The best way for the self employed person to draw a "pay cheque" ... and provide the all important audit trail is to setup online regular draws twice a month to go directly to your personal account. 

You could also just write a cheque to yourself (payee = your name not cash) if you are not into electronic transactions.

Make sure it's enough to meet your basic needs (not wants at this stage!) to avoid continually dipping into the business account.

You really want to make sure you have the audit trail in place for these transactions. Why?

In the event of a lifestyle audit, you do not want the tax assessor to look at those cash deposits to your personal bank account and record them as business income ... all because you can't prove they were draws from your business. That's why I prefer electronic transfers.

The bookkeeping entry you will record in your books for each personal draw (pay cheque) to yourself is:

DEBIT    Owner's Draw (in the equity section of your chart of accounts)
CREDIT Bank (in the current asset section of your chart of accounts)

Learn how you are taxed to see where your owner's drawings are reported on your tax return.

4. Donations to charities do not qualify

Make charitable donations in your personal name and claim them on the appropriate line 34900 of your income tax return NOT on form T2125 … unless they were for advertising.

The same applies for political contributions - report them on line 40900 if federal or on the appropriate provincial schedule.

5. CRA interest and penalties 

Interest and penalties paid on your income tax, payroll or GST HST filings are not deductible. However, interest expense charged by CRA can be netted against CRA interest income to reduce the income reportable.

When doing your small business taxes and bookkeeping, do not confuse  tax deductibility with legitimate accounting expenses.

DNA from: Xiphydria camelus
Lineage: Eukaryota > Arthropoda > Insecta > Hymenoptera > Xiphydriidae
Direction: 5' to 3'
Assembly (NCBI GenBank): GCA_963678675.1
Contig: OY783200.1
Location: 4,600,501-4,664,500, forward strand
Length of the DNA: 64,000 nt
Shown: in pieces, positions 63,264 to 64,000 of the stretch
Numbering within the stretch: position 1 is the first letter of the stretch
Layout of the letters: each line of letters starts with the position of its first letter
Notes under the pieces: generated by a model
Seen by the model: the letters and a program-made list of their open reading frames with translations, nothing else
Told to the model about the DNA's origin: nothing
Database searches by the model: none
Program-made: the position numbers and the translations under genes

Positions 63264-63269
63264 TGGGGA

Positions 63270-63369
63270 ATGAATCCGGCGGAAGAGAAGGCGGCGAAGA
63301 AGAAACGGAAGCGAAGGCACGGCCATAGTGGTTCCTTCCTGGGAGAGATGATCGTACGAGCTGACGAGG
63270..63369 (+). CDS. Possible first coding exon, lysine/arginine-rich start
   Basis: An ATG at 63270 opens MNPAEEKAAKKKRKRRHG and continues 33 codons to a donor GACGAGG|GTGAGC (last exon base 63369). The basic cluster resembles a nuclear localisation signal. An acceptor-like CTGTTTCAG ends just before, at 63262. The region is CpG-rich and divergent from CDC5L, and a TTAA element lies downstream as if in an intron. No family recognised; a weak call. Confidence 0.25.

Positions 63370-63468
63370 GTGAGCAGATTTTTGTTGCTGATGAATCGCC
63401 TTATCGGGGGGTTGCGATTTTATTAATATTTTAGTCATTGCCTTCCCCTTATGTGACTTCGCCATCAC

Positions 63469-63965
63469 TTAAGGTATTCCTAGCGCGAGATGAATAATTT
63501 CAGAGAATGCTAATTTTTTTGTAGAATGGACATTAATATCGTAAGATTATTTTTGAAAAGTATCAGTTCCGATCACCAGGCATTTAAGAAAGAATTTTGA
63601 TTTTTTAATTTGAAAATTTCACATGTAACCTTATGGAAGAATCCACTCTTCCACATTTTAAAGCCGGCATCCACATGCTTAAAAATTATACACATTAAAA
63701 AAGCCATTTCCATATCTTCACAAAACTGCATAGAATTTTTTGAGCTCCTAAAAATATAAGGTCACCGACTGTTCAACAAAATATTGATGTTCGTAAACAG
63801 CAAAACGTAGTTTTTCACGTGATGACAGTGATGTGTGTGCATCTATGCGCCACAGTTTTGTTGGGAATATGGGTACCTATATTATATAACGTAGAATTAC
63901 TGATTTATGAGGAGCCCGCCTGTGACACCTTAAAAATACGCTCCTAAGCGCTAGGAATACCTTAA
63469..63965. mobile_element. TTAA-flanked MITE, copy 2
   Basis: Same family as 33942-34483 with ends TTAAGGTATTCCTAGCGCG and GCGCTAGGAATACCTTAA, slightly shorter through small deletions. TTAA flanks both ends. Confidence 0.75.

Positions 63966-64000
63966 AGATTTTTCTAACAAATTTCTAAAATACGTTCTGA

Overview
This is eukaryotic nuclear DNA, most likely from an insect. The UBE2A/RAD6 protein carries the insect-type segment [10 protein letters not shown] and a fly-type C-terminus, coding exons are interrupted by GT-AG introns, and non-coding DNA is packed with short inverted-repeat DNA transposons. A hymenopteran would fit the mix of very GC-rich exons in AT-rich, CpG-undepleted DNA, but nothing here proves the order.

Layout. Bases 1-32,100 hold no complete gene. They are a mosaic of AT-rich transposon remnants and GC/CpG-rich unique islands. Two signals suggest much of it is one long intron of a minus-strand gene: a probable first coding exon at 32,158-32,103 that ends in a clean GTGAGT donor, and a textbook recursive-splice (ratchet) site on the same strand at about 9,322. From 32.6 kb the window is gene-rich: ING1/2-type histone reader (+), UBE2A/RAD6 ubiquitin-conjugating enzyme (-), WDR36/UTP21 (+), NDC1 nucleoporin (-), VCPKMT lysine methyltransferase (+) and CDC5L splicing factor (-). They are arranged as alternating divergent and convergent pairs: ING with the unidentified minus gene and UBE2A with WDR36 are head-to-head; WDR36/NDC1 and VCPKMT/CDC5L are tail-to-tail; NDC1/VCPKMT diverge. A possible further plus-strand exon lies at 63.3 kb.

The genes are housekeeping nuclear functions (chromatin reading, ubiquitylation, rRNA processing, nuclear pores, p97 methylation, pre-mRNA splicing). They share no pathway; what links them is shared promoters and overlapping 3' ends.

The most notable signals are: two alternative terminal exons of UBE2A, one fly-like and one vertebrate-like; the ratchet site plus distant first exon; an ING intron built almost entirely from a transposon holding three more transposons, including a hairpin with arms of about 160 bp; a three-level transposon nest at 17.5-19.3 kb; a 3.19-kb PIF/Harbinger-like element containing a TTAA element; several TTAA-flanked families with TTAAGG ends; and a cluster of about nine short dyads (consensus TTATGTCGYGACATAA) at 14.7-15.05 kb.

CRA interest and penalties are a valid business expense on your Income Statement ... but should be tracked in a separate account from regular interest expense and finance charges because they are a non-deductible business expense.

Code CRA interest income to this account to ensure you don't miss this allowable business deduction.

6. Other fines and penalties

Since March 22, 2004, most fines and penalties imposed under the law of Canada or a province or a foreign country are no longer tax deductible.

In B.C. this includes penalties from WorkSafe BC as WCB is considered a public body under ITA section 67.6.

If they a valid business expense, report them on your Income Statement ... but track in a separate account that clearly distinguishes them as not tax deductible.

If the fine or penalty was related to a personal activity, code them to Owners Draw.

7. Life insurance premiums

Canadian employment insurance premiumsInsurance proceeds are tax free if handled properly.

Life insurance premiums are a non-deductible business expense under the ITA section 18(1)(b) as the proceeds would be received tax free.

In "167 Tax Tips For Canadian Small Business", the author Mr. Thompson has a small business tax tip. If you structure your business loan properly, all or a portion of the life insurance premiums may be deductible. The policy must be used as security for a business loan with a Canadian financial institution whose principal business is loaning money to strangers AND the interest on the loan is normally deductible.

A question to ask your accountant before you arrange your affairs this way would be, "Does taking this deduction makes the life insurance proceeds taxable once received ... instead of being tax exempt?"

8. Appraisal fees relating to the sale of property or your business

Appraisal fees relating to the sale of property or the sale of your business are capitalized and not expensed directly.

The same goes for accounting and legal fees pertaining to the purchase of property ... capitalize them ... don't expense them.

Just because they are non-deductible business expenses, doesn't mean you won't get a tax deduction. The tax deduction will flow through to the income statement over a number of years when amortization expense is booked at yearend.